"Early Sanger Letters Found," Spring 2004, #36.
In December we received ten new Sanger letters covering the start of the birth control movement. The letters were written between 1914-1916 by Margaret Sanger to Hazel McLean Dreis (1890-1964), an internationally known bookbinder who was associated with leftist circles in Berkeley, CA in the 1910s and possibly with the radical journal Land and Liberty, edited by W. M. Owen in Hayward, CA. The letters were in the possession of one of Dreis’s friends, whose family sent them to us.
Radical poet J. Edward Morgan gave McLean’s name to Sanger, who wrote to her on April 12, 1914 to ask if she would, as "a rebel woman," write a piece for Sanger’s monthly Woman Rebel, which had just been launched in March. It does not appear McLean sent Sanger anything for publication, but Sanger’s initial letter sparked a friendship.
Over the next two years Sanger kept McLean informed about the government’s suppression of the Woman Rebel, her indictment and exile in Europe. "I have been indicted," Sanger wrote McLean in October 1914 "& trial will be set in a few days – I have been secretly informed that I am to get the limit – But I don’t believe it – I still hold that jail is not my goal – but the work is to be done & I am going to do it – someplace." She sent McLean bundles of Family Limitations to be distributed in the Bay area. From Liverpool, Sanger told McLean about her plans to meet the exiled Italian anarchist Errico Malatesta and her first conversation with Lorenzo Portet, the successor to Francisco Ferrer as head of the Modern School movement, who would soon become Sanger’s lover. Upon her return to the U.S., Sanger described seeing her children after a year-long separation. She related that her five-year-old daughter Peggy told her "You had a different face before you went away." Older brother Grant quickly said "Yes but we like this one too." Sanger added: "I’m not sure its very complimentary but someway horrible experiences will leave their mark."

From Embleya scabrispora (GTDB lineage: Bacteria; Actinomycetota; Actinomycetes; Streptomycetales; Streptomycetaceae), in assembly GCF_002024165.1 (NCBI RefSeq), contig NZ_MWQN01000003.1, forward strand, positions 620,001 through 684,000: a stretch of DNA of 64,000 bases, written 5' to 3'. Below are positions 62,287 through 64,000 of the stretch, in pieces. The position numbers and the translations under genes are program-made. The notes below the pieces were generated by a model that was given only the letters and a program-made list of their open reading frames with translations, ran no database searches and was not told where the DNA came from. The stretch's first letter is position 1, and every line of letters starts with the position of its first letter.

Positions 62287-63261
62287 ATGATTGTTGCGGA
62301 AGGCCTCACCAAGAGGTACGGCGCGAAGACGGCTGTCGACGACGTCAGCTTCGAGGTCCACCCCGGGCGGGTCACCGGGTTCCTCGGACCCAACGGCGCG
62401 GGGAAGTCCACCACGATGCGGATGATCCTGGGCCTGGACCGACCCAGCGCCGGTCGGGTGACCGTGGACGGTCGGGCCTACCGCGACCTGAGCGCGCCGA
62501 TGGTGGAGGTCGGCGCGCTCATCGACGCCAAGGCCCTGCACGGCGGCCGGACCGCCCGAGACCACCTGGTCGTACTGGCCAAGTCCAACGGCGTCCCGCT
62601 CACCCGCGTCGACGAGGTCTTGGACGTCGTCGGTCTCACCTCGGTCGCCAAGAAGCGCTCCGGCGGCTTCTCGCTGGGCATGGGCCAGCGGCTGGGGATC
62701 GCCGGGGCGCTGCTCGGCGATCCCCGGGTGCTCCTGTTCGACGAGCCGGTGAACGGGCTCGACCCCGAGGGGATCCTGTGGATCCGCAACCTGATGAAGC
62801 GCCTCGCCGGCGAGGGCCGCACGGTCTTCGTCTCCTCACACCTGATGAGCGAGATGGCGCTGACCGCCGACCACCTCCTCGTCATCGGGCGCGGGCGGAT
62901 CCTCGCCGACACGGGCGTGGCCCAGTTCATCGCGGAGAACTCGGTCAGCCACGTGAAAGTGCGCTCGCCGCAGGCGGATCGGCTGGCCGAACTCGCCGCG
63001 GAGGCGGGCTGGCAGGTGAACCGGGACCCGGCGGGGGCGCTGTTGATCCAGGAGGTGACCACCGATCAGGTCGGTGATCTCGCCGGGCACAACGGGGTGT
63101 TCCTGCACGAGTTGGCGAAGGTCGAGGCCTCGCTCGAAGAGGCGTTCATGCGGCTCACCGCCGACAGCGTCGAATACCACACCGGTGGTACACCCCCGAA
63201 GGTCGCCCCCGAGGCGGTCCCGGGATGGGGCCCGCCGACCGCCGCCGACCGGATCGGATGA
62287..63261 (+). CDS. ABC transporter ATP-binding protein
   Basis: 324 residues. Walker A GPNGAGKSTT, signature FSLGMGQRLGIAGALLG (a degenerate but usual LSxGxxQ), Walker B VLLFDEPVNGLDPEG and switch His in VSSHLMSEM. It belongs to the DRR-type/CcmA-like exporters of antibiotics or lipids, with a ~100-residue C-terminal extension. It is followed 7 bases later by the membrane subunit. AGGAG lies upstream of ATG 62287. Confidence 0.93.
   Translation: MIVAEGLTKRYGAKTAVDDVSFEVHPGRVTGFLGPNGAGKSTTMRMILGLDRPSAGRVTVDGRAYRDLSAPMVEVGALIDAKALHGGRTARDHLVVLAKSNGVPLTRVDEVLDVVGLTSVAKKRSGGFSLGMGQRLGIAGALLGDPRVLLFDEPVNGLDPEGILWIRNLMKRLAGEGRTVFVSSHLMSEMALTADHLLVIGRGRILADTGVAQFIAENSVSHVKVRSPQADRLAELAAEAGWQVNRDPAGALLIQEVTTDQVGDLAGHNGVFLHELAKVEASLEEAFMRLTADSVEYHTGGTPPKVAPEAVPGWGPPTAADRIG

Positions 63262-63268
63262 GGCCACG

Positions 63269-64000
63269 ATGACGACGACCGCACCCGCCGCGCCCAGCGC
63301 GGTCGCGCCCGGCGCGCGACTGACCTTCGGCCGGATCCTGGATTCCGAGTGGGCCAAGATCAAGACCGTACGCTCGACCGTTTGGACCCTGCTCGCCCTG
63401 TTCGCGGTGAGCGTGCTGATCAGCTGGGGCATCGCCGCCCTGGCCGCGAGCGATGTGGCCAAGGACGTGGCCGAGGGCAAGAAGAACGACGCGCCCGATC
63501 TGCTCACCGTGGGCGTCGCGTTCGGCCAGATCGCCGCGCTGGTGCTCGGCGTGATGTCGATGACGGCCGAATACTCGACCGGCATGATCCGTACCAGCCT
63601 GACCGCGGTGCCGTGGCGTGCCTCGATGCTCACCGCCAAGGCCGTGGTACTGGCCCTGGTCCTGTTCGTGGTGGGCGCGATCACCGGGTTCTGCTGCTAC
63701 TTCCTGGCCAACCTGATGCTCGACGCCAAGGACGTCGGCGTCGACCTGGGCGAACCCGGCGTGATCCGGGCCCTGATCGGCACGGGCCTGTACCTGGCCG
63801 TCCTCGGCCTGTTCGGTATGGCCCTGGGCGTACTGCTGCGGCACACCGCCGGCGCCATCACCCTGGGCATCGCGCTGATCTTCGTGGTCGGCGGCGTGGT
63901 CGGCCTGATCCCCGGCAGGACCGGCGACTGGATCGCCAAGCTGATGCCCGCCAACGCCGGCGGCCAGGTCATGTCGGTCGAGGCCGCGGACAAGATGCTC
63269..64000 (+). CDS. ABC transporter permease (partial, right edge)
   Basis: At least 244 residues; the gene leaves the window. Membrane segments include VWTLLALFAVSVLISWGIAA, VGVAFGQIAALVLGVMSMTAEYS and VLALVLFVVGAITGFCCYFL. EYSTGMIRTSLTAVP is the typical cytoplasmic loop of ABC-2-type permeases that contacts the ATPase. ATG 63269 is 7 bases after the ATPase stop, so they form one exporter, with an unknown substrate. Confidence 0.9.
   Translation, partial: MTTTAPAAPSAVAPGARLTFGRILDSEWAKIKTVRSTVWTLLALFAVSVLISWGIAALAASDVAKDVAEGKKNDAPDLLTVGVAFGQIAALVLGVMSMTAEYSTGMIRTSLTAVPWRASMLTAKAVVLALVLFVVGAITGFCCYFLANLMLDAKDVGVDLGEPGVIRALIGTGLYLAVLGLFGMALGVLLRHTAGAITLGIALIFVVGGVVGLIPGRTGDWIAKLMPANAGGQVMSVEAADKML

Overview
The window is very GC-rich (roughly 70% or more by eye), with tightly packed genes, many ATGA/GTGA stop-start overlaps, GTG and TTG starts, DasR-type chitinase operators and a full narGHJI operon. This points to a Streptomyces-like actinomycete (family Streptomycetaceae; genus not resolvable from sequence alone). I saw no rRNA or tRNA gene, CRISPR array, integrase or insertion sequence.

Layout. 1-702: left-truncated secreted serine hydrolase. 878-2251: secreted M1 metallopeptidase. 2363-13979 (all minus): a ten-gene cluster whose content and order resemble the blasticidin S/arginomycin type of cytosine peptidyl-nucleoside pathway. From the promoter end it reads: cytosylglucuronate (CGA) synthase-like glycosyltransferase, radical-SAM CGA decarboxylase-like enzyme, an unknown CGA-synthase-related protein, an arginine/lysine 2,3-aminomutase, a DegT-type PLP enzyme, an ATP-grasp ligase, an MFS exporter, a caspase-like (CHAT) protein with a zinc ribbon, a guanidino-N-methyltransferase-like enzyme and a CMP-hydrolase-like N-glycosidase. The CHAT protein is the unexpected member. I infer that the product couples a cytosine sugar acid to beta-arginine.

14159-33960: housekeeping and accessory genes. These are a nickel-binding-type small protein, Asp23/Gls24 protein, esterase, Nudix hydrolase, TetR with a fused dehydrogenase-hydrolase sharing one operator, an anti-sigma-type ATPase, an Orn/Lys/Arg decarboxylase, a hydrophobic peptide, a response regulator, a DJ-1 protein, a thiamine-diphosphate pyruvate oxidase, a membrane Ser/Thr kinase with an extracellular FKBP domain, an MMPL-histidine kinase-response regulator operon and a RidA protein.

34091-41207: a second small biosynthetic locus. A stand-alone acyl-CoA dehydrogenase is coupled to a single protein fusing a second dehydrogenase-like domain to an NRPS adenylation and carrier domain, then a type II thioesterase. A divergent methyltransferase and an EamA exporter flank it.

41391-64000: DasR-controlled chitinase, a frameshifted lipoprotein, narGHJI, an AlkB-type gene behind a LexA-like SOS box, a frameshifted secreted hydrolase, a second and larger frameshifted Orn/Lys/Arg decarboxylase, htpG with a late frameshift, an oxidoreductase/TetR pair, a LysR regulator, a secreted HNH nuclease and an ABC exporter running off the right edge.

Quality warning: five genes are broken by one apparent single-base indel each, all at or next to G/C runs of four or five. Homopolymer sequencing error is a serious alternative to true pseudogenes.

Hazel McLean and Sanger finally met each other when Sanger came to San Francisco in June 1916 as part of a cross-country tour. "It was a joy to meet you & find you so lovable & big," Sanger wrote to her from Portland, OR on June 18. Back in New York in August, Sanger again praised McLean for her "character, beauty & brains - How can a movement be anything without individuals with ‘guts’–"
These marvelous letters have been added to the Sanger Papers in the Sophia Smith Collection, Smith College and will be included by the Project when it publishes a set of addendum reels to the Collected Documents Series of our microfilm edition. If any of you have any Sanger letters or writings, or know someone that does, please contact us. Nothing is too little, or too late!
Revised: May 3, 2004